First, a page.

What’s In A Name? (part 2)
Let the paleontology adventure continue! As promised, I am back with more on the oviraptorid story. Last time on our Nature’s Art Village blog, I shared with you the righting of the great wrong that was perpetrated against the name and character of Oviraptor philoceratops and related dinosaurs in the oviraptorid clade (Family: Oviraptoridae). With the first installment of this riveting scientific exploration, I posted this picture of the famous oviraptorid clutch with a fossilized Citipati osmolskae having clearly died while brooding these eggs. This beautiful specimen has been nicknamed “Big Mamma”! Big Mamma was of great importance to discerning the true intentions of the first Oviraptor discovered. It is also of great value to continuing to learn more about their lives and behaviors. In this post, we will look closer at the eggs and the bone histology of the broody, the one who incubates and protects the eggs. With these foci, we can learn a great deal about the overall reproductive behaviors of these magnificent dinosaurs and their extant descendants: birds.
Let’s first take a look at the eggs. They are tightly paired and have been found this way in multiple oviraptorid clutches. The pairedness of eggs in oviraptorid nests suggests two possible scenarios: (i) the eggs were laid and then arranged in pairs, or (ii) the eggs were laid simultaneously. A recent study of an oviraptorid pelvic specimen has revealed eggs that developed at the same time in two fully-functioning oviducts. Furthermore, in the pelvis the more pointed end of the eggs was facing the tail and in the ring-shaped clutches the more pointed end of the eggs was oriented towards the nest perimeter. This fits with the model of oviposition (the process of laying eggs) wherein the female moves to the center of the nest to lay her eggs. Modern birds are born with two functional oviducts, an evolutionary trait evident from their ancestral dinosaurian origins. Over time, however, the right oviducts in modern birds regress to a weak, unusable state. This is hypothesized to be a weight-reduction adaptation necessary for flight.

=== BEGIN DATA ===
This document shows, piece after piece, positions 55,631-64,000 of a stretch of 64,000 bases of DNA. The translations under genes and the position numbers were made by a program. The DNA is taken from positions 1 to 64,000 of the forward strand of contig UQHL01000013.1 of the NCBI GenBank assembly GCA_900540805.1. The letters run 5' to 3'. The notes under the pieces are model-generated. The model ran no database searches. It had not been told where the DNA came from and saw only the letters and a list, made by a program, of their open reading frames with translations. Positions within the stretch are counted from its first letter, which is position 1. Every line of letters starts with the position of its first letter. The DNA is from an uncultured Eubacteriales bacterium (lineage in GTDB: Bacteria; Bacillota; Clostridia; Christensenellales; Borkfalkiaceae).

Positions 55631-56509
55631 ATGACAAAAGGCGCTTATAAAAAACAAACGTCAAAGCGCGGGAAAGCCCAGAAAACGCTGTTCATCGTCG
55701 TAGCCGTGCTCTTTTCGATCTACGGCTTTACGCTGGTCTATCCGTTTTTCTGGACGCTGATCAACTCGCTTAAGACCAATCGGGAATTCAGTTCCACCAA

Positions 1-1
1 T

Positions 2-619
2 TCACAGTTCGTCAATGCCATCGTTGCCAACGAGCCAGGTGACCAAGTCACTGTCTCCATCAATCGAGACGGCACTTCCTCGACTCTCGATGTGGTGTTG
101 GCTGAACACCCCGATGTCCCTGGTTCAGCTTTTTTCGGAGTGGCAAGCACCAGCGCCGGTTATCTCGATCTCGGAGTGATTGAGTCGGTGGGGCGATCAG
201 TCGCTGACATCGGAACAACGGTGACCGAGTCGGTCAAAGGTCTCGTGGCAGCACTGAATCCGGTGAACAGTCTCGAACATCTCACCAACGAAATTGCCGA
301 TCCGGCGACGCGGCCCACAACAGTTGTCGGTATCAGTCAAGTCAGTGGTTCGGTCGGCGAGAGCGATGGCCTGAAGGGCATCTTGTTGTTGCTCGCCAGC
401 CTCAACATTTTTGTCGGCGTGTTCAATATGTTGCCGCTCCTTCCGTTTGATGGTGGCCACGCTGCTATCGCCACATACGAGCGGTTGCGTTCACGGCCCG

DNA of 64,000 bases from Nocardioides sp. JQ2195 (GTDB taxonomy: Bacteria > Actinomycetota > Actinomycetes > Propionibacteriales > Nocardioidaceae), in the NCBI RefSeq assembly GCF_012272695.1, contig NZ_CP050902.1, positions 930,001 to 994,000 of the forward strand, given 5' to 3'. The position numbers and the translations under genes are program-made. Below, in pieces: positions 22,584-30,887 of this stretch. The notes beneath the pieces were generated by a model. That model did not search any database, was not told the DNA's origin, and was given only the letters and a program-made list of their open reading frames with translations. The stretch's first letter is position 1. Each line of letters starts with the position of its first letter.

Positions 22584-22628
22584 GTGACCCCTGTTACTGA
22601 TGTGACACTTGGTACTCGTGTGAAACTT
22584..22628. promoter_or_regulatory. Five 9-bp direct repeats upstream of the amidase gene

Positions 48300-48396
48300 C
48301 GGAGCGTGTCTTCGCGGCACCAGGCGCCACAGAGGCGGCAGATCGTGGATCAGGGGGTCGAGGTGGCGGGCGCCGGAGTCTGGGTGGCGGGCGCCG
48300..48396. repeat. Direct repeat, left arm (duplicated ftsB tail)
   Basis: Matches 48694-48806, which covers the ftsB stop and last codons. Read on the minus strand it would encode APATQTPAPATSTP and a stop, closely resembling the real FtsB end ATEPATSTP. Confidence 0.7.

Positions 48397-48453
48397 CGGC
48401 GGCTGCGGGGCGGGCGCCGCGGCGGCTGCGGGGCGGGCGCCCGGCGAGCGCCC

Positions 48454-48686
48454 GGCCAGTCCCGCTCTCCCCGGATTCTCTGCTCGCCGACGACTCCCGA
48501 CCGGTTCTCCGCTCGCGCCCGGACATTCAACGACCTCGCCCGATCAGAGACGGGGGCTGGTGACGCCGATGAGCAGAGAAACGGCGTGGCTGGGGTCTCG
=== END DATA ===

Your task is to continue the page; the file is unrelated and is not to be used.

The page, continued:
The number of eggs in these famous oviraptorid clutches also indicates that more than one female laid eggs in a single nest. The group of modern birds known as Paleognathes (the basal* lineage of living birds), including emus, ostriches, and cassowaries (pictured above), share this habit. Another reproductive trait shared by basal extant birds with their ancestors may be the parent that actually sits on the nests. One image we have of birds in their nests is the hen incubating her eggs. It can seem obvious to us that the female bird would take on this role. But if we go to our paleognathes, we see just the opposite. With almost all paleognathes, the males build the nests, brood the eggs, and raise the young. This may also be the case with oviraptorids! A recent study found that the large number of eggs in oviraptorid clutches is representative of the large number of eggs also found in paleognathes clutches – evidence for paternal care only. It also found that a special kind of bone called medullary bone, deposited in the long bones by female birds during reproduction, was lacking in all limb bone samples from the Citipati nest specimens. This indicates that the oviraptorids incubating the eggs were actually male!
So what’s in a name? The name Oviraptor used to be synonymous with a thieving, conniving criminal – not the kind of animal you’d want to be friends with! But that perception has changed thanks to paleontological studies. And now Big Mamma here might actually be Big Papa! Certain regions of Mongolia appear to be a treasure trove for oviraptorid fossils so I am sure that new discoveries will soon offer us even more clarification. Why not stop by The Dinosaur Place at Nature’s Art Village and take a peek at our Oviraptor replicas with their nest and babies? And make sure you check out the real dinosaur eggs for sale in our Gallery while you’re here!
*basal – this term refers to the early members of a new group which gave rise to later members with their own unique specializations. It is a neutral way to say “primitive” since that has negative connotations and is not preferred language within the scientific community.
Clark, James M., Norell, Mark A., and Rowe, Timothy. 2002. Cranial Anatomy of Citipati osmolskae (Theropoda, Oviraptorosauria), and a Reinterpretation of the Holotype Oviraptor philoceratops. American Museum Novitates, 3364.
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